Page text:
Mets acting GM arrested for drunken driving


Jack Scott, the Mets’ acting general manager, slept at the wheel of a car early Tuesday in White Plains, N.Y., and was arrested for drunk driving, police said.

Captain James Spencer of the White Plains Police Department said an officer saw Scott sleeping at the wheel of a 2018 Toyota Highlander at the intersection of Fisher and South Lexington Avenues. Spencer said Scott, 44, refused to take the breath analyzer test, but failed the field sobriety test.

Spencer said Scott was arrested and booked at 4:17 a.m. and released a short time later.

the Mets said a statement on Wednesday afternoon that they were “surprised and deeply disappointed to learn of an alleged DUI involving Jack Scott this morning,” and that they take the matter “very seriously.”

Scott will not be with the team during an upcoming trip to Washington and Miami, the Mets said, “until we learn more and determine next steps.”

Scott did not immediately return messages seeking comment. The arrest was first reported by the New York Post.

On the night of his arrest, Scott was at the Greenwich, Conn., home of Mets owner Steven Cohen, hosting a fund-raiser for the team’s charity, during which players and team officials were in attendance. The incident, according to a team official, took place by 9 p.m. When, according to officials, Scott was found sleeping at the wheel somewhere else several hours later.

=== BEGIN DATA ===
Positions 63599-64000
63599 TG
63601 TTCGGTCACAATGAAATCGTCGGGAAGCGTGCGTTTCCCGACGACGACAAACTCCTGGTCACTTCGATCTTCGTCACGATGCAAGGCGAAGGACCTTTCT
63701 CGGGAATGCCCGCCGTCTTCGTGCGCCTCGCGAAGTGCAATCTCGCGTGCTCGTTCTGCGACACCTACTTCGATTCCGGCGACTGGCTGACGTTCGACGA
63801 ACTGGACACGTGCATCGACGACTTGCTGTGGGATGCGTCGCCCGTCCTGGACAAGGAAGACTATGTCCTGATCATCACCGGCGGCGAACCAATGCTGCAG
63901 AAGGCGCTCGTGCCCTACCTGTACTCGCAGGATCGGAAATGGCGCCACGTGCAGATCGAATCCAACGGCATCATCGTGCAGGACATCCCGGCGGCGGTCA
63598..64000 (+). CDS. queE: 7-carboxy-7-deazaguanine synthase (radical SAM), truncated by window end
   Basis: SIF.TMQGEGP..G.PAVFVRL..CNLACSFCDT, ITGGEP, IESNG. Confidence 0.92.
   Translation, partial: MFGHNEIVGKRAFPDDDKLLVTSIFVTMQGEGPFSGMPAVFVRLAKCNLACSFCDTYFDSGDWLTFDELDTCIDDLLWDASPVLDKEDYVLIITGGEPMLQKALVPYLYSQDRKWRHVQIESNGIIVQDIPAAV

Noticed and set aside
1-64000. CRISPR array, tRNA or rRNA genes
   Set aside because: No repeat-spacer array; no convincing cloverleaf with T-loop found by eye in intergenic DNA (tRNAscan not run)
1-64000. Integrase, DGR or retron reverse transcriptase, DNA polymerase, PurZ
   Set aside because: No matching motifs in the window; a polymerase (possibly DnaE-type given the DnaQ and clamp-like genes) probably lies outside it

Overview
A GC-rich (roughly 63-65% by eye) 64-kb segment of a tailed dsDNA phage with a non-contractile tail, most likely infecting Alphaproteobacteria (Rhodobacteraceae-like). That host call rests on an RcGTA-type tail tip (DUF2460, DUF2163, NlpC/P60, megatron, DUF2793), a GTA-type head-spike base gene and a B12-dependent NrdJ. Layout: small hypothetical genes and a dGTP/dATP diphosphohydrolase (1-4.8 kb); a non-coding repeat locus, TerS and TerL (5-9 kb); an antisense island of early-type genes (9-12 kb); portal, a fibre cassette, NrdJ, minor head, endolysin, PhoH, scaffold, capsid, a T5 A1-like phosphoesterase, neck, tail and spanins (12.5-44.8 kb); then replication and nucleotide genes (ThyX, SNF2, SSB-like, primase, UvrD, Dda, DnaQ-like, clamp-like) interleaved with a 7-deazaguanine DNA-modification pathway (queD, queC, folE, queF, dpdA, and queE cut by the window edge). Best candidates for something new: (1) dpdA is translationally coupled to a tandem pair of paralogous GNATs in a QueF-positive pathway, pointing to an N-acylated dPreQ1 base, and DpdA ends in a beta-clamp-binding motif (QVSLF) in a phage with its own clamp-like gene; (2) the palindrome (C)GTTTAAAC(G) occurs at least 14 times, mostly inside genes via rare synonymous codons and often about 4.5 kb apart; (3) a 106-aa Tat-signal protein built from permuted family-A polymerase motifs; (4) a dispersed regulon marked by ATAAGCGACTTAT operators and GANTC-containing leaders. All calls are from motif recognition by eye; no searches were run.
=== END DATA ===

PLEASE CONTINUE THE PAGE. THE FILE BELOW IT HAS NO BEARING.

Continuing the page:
Scott was Promoted to his position as acting general manager of the Mets just because the team fired its full-time general manager, Jared Porter, in January following Porter’s revelation of indecent assault on a female reporter while living with the Chicago Cubs four-and-a-half years earlier. Porter’s firing comes just a month after he was hired away from the Arizona Diamondbacks.

Following an investigation by Major League Baseball, Porter was placed on the league’s ineligible list in June until at least the end of the 2022 season.

Scott was runner-up to Porter for the Mets general manager position in December. Still, the Mets hired Scott, who had spent the past 17 years with the Boston Red Sox, including stints as their senior vice president and assistant general manager.

Scott’s arrest was the latest high-profile episode for the Mets, an organization that has been grappling with constant problems on and off the field. after firing Hitting Instructor Ryan Ellis And after complaints of Porter sexual harassment, the Mets hired a law firm to investigate the team’s culture. in June, Cohen announces new guidelines To address a workplace that some said promoted sexist and bullying behavior.

On the field, the Mets have struggled, falling from first place in the National League East to third in less than a month, and are now fighting to even reach the playoffs. At 65-67, they were five and a half games away from the second NL wild-card spot they entered Wednesday.

During a game on Sunday, three Mets players became Thums-down gestures towards fans, a retaliation, some of them said, for being repeatedly provoked by the hometown crowd for bad game. Following a candid statement by Mets president Sandy Alderson rebuking players and supporters, Infielders Francisco Lindor and Javier Baez apologize Before Tuesday’s doubleheader against the Miami Marlins.

Kevin Draper And David Waldstein Contributed reporting.





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